Whilst I’d be scrambling to read the words on the monitor to ‘You’re So Vain’ or ‘New Kid in Town’, Laurence would be face-on to the crowd belting out the song without glancing once at the lyrics.

I asked him once if when he was younger he used to study and memorise lyrics from album sleeves or from those pop mags that were around in the 70s, like Disco 45, but he didn’t need to, he just heard songs on the radio and the lyrics stayed with him.

I would test him with obscure songs, and he rarely failed, it didn’t matter if he liked the song or not, if he’d heard it a couple of times the lyrics always stuck.

I thought about his unique talent the other day as I was listening to one of the songs from our 70s playlist and remembered that I’d been singing the wrong lyrics for nigh on 40 years to a song I love.

The song was Tumbling Dice by The Rolling Stones it was released in 1971 and up until a few years ago I always thought Jagger was singing ‘Tommy the tumblin’ dice’.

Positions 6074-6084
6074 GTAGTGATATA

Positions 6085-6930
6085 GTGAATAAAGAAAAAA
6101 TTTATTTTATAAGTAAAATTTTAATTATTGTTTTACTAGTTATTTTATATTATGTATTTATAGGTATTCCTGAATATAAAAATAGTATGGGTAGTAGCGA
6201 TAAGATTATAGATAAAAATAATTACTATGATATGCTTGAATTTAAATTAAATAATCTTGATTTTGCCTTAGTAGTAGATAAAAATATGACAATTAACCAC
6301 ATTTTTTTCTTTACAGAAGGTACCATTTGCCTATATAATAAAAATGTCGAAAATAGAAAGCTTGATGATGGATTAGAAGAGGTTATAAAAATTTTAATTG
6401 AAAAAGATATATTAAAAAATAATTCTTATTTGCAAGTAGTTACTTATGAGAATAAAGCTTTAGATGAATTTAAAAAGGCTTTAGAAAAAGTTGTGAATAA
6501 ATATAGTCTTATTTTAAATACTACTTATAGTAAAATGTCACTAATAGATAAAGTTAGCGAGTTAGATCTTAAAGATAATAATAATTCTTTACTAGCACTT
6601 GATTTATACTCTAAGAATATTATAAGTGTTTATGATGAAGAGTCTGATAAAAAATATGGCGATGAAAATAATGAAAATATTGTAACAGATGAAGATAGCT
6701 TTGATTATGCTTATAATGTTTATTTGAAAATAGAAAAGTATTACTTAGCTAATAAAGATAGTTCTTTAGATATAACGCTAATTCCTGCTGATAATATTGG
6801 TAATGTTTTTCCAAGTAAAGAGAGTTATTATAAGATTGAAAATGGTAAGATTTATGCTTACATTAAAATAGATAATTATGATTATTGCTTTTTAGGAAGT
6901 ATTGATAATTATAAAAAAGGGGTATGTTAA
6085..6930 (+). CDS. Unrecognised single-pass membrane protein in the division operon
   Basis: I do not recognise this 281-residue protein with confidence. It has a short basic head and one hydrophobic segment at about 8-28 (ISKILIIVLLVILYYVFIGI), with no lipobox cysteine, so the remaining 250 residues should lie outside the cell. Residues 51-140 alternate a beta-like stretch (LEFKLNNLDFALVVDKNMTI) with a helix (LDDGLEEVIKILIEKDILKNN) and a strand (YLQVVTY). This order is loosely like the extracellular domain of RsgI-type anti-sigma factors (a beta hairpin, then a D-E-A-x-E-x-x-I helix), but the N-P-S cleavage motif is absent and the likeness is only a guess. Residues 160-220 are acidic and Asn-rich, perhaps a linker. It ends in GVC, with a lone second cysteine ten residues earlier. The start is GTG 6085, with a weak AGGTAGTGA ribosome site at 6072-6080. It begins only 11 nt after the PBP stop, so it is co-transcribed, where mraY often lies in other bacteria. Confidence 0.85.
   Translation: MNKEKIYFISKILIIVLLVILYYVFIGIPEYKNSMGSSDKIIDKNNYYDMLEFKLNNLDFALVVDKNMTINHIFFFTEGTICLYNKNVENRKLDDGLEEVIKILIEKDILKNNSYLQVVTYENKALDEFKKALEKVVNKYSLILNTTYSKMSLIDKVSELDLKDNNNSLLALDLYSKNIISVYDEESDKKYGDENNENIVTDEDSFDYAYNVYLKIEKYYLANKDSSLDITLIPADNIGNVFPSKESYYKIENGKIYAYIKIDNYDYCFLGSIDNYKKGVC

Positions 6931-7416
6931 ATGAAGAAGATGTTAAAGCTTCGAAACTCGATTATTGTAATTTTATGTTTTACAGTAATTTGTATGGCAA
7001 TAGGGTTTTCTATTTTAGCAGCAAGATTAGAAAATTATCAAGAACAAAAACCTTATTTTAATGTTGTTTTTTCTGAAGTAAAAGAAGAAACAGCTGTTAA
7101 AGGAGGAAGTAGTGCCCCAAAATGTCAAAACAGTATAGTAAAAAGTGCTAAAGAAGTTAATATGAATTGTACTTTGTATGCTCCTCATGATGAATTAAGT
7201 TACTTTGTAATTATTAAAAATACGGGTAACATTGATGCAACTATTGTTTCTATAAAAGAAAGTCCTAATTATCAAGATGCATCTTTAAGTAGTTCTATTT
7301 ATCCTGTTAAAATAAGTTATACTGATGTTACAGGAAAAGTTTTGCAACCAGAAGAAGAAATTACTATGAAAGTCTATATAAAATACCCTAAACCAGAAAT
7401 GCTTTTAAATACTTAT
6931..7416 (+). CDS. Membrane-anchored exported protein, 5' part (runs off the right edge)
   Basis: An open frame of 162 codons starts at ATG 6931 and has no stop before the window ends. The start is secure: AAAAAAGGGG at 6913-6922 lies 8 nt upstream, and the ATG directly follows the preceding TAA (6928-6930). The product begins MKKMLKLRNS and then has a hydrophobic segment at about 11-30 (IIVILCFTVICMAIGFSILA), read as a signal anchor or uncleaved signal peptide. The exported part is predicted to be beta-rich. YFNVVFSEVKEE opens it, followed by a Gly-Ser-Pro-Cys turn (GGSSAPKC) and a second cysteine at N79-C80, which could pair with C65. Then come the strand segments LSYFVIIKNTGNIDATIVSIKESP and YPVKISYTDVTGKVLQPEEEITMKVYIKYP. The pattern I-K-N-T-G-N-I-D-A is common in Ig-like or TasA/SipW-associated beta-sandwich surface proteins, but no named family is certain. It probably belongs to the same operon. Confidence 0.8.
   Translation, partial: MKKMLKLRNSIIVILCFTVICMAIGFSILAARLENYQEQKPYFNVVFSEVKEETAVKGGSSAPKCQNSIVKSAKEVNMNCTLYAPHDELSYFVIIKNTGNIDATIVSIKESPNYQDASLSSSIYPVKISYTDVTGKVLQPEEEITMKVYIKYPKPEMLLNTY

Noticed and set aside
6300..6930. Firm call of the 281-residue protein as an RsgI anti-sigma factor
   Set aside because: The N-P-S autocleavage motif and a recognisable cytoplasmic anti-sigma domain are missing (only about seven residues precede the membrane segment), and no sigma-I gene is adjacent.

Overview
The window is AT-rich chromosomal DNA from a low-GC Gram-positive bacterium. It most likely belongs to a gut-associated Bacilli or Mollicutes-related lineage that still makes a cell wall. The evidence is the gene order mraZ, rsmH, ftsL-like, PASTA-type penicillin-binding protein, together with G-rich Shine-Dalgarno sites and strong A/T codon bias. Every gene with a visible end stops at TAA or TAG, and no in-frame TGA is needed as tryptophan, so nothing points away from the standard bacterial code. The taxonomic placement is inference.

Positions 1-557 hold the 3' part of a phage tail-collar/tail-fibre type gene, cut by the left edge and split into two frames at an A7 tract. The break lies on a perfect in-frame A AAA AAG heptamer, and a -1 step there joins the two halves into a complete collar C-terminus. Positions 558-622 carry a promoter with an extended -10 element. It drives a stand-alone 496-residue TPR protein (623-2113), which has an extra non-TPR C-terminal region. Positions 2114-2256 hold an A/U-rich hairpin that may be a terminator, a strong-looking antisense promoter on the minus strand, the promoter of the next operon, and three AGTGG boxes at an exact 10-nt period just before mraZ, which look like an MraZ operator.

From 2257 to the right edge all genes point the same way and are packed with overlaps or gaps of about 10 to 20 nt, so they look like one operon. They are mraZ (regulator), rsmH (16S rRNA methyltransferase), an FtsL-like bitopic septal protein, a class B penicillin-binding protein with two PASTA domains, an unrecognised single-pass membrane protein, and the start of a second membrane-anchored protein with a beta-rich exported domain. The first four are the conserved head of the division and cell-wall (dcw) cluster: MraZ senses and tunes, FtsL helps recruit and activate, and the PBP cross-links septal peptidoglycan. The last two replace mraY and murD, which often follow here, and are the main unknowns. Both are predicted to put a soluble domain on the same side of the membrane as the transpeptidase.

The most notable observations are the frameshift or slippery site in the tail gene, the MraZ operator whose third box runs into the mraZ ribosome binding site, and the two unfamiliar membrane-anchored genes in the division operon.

I now know of course that it should be…. ‘Call me the tumblin’ dice’.

I love that song and had belted out “Tommy the tumblin dice” at Stones gigs, any die-hard Stones fans within earshot at Glastonbury in 2013 must have cringed.
For nearly half a century I thought the song was about a gambler called Tommy, when in fact it’s a ditty penned by Jagger (riffs by Richards) about love, money and loose women… using gambling metaphors.
There was no Tommy in sight!

I also didn’t realise that there’s an official term for this sort of thing.

Mondegreen: a mondegreen is a mishearing or misinterpretation of a phrase in a way that gives it a new meaning.

It made me think of other classic mondegreens…. like my friend who will go unnamed, who on hearing the track Ziggy Stardust for the umpteenth time finally cracked and asked why Bowie would be ‘Making love with his Eagle’?